This tip for improving your SAT score was provided by Reilly Lorastein at Veritas Prep.
One thing always astounded me when I interrogated students about why they chose their answer to a particular question. Too many students looked down, sheepishly, and mumbled something like, “I knew this answer was wrong, but I chose it anyway” or “I don’t know why I picked this one.”
If you knew it was wrong, why did you pick it? Step One, SAT Preppers: If you know the answer is wrong, do not pick it. Cross it out and move on. That’s so obvious, though, I told myself, something deeper has to be going on here.
I puzzled over this strange phenomenon for weeks. I encountered it with almost every student. I became convinced that if I could get to the bottom of this issue, I could help all students improve their scores. After many conversations with many students, I figured it out.
Even though something inside students tells them if an answer is right or wrong, students do not have that thought (or feeling) validated by an authority, e.g. the instructor, a teacher, the answer key, etc. This is almost unheard of in today’s society, where anyone can hop on Google (GOOG) and prove or disprove anything in a matter of seconds, virtually anywhere in the world, and at any time. But this crutch is not available when taking the SAT.
This lack of an affirmation or a critique creates anxiety in students. At the heart of the issue is an uncertainty about choosing rather than an uncertainty about the content of the question. This also explains why many students will get practice questions right but then return to me with a lower score than expected on their exam. It’s not that they don’t know the material; it’s that they don’t think they know it all the time.
Confidence is the secret ingredient of great test takers. Now I always ask my students to justify their answers before I tell them if they are right or wrong. Do this for yourself while you are taking the test, and watch your score improve. If you know why you are picking an answer, you are more likely to be right.
Here are my Top 3 ways to build your test-taking confidence:
1. Practice test-taking conditions: So much of the SAT depends on stamina and ability to retain focus for almost four hours. Although it might sound painful, taking timed, full-length SAT practice tests before taking the official exam will pay off. The more you do this, the better. Your brain is a muscle. You wouldn’t wake up and expect to run a marathon when your exercise regimen consists of a walk to the store once a week. You shouldn’t expect the equivalent from your brain. Work that muscle and watch it gain the necessary endurance to get you through four hours of testing. Then you’ll have more energy to focus on the questions, rather than on how hard it is to take such a long test, or when the next break is, or I hope I remembered my snack, or—you get the picture.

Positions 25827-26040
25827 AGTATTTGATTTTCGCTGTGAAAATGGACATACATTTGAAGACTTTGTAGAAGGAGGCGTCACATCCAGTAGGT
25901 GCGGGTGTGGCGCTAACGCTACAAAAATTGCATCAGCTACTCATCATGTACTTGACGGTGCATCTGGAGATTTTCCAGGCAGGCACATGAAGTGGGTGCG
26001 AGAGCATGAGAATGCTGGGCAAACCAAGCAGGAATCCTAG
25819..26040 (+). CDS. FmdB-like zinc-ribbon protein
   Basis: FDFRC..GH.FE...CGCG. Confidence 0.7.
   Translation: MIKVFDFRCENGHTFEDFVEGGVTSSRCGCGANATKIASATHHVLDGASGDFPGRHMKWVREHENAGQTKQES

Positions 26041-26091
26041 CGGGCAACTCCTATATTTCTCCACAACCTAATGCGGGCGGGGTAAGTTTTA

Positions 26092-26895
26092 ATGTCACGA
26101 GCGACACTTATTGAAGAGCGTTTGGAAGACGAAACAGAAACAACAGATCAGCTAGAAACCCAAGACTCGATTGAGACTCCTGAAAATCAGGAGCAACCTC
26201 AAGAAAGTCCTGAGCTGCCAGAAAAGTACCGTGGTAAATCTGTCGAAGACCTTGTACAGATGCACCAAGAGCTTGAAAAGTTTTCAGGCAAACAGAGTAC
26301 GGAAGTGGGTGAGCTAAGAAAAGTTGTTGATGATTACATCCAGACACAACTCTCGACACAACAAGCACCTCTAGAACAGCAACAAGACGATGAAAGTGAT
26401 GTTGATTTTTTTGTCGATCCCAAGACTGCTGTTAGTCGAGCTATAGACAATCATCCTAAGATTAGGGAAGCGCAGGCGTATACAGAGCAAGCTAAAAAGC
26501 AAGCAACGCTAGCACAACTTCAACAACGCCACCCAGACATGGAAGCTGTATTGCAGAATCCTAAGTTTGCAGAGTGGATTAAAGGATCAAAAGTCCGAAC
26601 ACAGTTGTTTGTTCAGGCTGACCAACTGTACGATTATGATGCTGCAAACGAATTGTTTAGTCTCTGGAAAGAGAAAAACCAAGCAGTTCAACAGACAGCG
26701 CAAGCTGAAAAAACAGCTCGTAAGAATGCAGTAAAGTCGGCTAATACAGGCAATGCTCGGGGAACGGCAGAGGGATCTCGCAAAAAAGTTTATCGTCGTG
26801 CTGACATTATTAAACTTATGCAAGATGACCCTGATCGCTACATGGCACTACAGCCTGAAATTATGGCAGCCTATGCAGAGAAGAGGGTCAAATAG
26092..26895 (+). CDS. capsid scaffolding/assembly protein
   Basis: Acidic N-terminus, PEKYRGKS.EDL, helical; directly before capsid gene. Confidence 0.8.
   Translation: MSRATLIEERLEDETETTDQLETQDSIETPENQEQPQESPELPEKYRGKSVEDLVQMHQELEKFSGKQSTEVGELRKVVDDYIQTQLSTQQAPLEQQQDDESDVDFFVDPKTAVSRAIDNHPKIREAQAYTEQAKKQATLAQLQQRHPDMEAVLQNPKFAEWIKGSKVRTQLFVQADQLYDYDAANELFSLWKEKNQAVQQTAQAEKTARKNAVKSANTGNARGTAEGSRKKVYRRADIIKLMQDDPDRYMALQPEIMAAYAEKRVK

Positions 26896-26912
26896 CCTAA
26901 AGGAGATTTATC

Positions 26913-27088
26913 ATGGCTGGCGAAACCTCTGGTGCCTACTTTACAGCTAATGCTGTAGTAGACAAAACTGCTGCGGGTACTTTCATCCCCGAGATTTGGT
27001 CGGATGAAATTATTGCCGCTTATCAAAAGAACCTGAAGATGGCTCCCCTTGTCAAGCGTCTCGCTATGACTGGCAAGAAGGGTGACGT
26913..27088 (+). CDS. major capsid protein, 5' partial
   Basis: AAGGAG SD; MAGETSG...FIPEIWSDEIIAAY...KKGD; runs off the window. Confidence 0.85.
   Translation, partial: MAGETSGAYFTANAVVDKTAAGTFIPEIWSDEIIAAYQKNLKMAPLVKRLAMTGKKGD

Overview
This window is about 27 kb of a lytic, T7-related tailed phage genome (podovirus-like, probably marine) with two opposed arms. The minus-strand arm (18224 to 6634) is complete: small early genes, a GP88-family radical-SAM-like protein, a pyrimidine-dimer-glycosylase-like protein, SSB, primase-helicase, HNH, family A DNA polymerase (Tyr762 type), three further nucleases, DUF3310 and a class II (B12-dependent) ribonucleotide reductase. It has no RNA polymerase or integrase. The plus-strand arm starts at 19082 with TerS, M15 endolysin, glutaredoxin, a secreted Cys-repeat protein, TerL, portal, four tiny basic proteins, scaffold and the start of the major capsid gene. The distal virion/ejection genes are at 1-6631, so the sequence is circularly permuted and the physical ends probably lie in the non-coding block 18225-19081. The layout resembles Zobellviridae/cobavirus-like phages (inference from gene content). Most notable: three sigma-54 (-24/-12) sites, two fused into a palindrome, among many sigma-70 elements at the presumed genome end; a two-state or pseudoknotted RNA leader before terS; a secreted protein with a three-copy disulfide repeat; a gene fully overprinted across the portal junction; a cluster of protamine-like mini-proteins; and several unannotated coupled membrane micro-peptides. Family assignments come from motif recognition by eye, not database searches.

2. Familiarize yourself with the necessary material: Study. Take a prep course such as Veritas SAT Prep 2400. Still feel unprepared? Study more. Still feel unprepared? Then ask yourself this: Have you done everything you realistically could up to this point to prepare for the exam? If the answer is yes, you need to change your mindset more than your study habits.
3. Change your mindset: This is the most effective way to increase your test-taking confidence. Someone could memorize the dictionary, zoom through countless journal articles, and complete books of math problems, but if this person does not feel confident in what she has learned, she will be less likely to apply it in a pressure situation. To change your mindset, change your thinking. You know that voice that says, “I’m bad at math”? Instead say, “I’m better at math than I was yesterday” or “I’ve seen this type of question before” or “I enjoy math.” It may sound silly, but I’ve seen it improve academic performance on the SAT and beyond.
Change your mindset, build your confidence, and good luck.
Plan on taking the SAT soon? Sign up for a trial of Veritas Prep SAT 2400 on Demand.